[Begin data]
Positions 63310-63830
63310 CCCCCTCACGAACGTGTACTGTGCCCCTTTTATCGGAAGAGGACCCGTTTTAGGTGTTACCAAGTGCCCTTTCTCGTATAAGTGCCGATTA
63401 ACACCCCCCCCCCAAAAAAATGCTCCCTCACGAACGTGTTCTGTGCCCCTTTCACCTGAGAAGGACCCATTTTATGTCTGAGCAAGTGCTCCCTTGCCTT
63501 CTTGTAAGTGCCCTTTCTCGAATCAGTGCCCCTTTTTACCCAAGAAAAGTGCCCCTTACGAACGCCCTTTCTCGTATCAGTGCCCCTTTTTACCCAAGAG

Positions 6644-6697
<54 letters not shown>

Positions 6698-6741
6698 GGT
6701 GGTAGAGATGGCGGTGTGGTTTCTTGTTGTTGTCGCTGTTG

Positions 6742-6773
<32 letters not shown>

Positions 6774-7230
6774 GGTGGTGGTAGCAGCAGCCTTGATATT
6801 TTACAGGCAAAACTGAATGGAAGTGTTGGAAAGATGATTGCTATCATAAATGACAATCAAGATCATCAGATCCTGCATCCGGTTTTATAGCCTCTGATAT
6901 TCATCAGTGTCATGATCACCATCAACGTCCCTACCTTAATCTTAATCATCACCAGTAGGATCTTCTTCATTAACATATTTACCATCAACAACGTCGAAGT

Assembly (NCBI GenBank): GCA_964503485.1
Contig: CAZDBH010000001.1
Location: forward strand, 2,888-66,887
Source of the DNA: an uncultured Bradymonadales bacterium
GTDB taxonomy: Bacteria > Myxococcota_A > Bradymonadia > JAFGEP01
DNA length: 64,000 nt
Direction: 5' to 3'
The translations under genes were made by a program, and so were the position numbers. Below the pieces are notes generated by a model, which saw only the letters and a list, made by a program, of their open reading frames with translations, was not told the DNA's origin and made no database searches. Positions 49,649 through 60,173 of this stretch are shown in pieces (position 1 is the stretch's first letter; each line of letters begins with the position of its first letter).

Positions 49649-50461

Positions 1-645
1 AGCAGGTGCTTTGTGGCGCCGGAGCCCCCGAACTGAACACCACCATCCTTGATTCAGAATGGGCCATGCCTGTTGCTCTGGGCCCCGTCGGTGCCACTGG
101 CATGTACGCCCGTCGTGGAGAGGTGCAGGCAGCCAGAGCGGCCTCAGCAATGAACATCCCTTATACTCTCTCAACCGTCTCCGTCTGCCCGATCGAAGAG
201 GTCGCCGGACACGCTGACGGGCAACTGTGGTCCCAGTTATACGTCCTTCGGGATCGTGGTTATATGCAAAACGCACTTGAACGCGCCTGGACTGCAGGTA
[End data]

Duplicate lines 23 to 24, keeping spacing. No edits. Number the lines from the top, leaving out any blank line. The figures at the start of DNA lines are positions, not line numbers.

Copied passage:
The translations under genes were made by a program, and so were the position numbers. Below the pieces are notes generated by a model, which saw only the letters and a list, made by a program, of their open reading frames with translations, was not told the DNA's origin and made no database searches. Positions 49,649 through 60,173 of this stretch are shown in pieces (position 1 is the stretch's first letter; each line of letters begins with the position of its first letter).

Positions 49649-50461